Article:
NHS to provide sight-saving drug for preterm infants

New guidance states that, for the first time in England, premature babies can receive regular drug treatment on the NHS to prevent blindness.

Injections of ranibizumab can effectively halt the scarring resulting from abnormal blood vessel growth at the back of the eye.

As an alternative to laser therapy, which may not be appropriate for extremely small infants at risk of retinopathy of prematurity (ROP), injections of ranibizumab offer a potential solution to this sight-threatening condition affecting the retina. With the appropriate treatment, ROP can be preventable.

All premature and low-birth-weight babies undergo eye screening to detect retinopathy of prematurity (ROP). Approximately one in 20 infants may require treatment to prevent potential damage that can result in vision loss.

Excessively high levels of a certain substance can cause the development of abnormal blood vessels that transform into scar tissue in the retina. The retina plays a crucial role in detecting light and transmitting signals to the brain, enabling vision.

Millie Swan, born prematurely at 23 weeks, experienced the development of retinopathy of prematurity (ROP). At three months old, the condition worsened significantly in her left eye, necessitating immediate treatment to preserve her vision.

However, when doctors administered the sedative to prepare Millie for laser treatment, she displayed an adverse reaction and was unable to tolerate it, thereby preventing the commencement of the procedure.

Natalie, Millie’s mother, expressed, “At that moment, we believed she would lose her vision in her left eye. However, we were fortunate to be offered a new treatment option—an injection directly into the eye.”

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“I was present throughout the procedure to support Millie. Her eye needed to be clamped open, a familiar sight during her assessments. The treatment itself took only a few minutes, much faster than laser surgery would have been. Following the procedure, Millie required a couple of days to recover,” shared Millie’s mother, reflecting on the experience.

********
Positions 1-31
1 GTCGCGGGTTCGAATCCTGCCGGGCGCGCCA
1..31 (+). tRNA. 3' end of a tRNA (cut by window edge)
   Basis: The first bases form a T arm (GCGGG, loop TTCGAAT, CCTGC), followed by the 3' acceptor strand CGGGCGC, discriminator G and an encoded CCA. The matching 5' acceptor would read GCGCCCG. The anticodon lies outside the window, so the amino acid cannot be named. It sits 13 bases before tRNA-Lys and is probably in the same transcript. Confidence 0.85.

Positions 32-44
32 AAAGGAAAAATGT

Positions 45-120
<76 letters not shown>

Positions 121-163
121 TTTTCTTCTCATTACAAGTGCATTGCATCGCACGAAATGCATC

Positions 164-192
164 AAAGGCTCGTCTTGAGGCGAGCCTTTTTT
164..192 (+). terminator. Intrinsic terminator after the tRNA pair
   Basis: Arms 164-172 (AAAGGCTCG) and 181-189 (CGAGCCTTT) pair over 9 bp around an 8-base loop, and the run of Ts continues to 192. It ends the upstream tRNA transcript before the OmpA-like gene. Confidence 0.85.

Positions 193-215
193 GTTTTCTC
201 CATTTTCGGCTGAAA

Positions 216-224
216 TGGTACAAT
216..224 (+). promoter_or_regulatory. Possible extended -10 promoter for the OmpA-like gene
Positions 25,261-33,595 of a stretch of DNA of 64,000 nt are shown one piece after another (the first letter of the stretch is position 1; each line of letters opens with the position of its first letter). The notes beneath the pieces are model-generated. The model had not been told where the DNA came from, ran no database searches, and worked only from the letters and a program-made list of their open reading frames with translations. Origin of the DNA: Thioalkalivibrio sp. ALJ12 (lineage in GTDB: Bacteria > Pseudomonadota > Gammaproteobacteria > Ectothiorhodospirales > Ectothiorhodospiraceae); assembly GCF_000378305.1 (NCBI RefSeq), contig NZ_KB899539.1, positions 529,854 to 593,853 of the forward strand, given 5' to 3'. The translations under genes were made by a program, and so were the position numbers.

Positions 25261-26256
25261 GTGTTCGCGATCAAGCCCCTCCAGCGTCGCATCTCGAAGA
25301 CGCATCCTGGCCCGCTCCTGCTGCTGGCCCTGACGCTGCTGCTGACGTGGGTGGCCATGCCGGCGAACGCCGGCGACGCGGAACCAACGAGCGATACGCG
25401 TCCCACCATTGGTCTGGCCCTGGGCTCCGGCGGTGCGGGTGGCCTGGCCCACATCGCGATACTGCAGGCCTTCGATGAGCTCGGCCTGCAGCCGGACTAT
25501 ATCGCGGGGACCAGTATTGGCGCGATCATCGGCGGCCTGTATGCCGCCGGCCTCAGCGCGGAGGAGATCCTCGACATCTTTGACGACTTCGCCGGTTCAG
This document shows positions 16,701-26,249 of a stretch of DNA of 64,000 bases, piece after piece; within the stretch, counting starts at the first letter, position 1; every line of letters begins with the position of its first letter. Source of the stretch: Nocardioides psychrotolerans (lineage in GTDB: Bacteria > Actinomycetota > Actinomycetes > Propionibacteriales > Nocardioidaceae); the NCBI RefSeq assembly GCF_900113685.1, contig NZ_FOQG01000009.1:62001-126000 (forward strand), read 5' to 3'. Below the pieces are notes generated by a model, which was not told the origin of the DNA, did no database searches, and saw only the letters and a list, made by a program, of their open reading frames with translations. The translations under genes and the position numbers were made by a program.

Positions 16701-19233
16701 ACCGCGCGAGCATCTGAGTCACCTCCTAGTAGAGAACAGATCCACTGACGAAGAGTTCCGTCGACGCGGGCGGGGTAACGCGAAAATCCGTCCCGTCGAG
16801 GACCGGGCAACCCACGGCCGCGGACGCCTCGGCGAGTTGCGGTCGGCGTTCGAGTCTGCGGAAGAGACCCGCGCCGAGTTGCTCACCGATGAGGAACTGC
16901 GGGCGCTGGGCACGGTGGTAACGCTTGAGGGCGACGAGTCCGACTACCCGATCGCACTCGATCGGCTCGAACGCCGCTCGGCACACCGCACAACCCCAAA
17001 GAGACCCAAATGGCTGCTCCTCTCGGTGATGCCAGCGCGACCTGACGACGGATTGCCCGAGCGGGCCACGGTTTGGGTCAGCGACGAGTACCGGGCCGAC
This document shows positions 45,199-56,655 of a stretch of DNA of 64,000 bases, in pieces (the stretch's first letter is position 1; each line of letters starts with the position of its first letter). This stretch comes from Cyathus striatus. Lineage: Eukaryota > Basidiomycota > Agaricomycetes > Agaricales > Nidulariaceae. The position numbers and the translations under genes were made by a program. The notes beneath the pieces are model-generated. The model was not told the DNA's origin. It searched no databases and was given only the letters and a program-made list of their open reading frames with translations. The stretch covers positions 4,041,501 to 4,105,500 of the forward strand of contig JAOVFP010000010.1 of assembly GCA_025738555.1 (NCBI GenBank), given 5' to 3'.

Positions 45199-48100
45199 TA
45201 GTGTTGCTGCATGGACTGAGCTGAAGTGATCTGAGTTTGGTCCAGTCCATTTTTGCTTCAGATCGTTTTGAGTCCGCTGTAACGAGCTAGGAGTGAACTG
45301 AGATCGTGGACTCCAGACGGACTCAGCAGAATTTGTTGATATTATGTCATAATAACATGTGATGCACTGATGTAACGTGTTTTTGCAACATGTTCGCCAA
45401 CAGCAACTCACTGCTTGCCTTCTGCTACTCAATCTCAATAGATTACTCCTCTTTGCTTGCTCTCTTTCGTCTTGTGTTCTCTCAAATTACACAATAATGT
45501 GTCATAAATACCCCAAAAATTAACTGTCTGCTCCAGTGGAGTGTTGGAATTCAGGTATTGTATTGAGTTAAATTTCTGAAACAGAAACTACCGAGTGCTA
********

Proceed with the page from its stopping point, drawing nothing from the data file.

Millie’s mother shared, “With Millie turning three in July, her eyesight is now normal, and she finds joy in perusing pictures in her books and spotting airplanes in the sky.” She continued, “We feel incredibly fortunate that Millie had this procedure, preventing what could have been certain blindness in her eye. Additionally, we are overjoyed that other families will now have access to this treatment, bringing hope to more children in need.”

Millie, who will turn three in July, now has normal eyesight and takes delight in exploring pictures in her books and observing airplanes in the sky. Millie’s mother expressed immense gratitude for her daughter’s successful procedure, which prevented almost certain blindness in her eye. Furthermore, she is elated that other families will now have the opportunity to benefit from this treatment as well.

According to Amanda Pritchard, NHS chief executive, “The consequences of vision loss can be incredibly devastating, especially for children and young individuals. Therefore, it is truly remarkable that this treatment will now provide families nationwide with an additional life-changing option to safeguard their child’s precious eyesight.”

In addition, she emphasized, “The nationwide adoption of this vital treatment for infants who are unable to undergo laser therapy marks a significant advancement in preventing avoidable vision loss.”

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Peter Bradley, representing the premature baby charity Bliss, expressed his enthusiasm, stating, “The nationwide implementation of this sight-saving treatment is truly fantastic. Retinopathy of Prematurity has a significant impact on many premature infants and can escalate to a critical condition.”

Source : bbc.com

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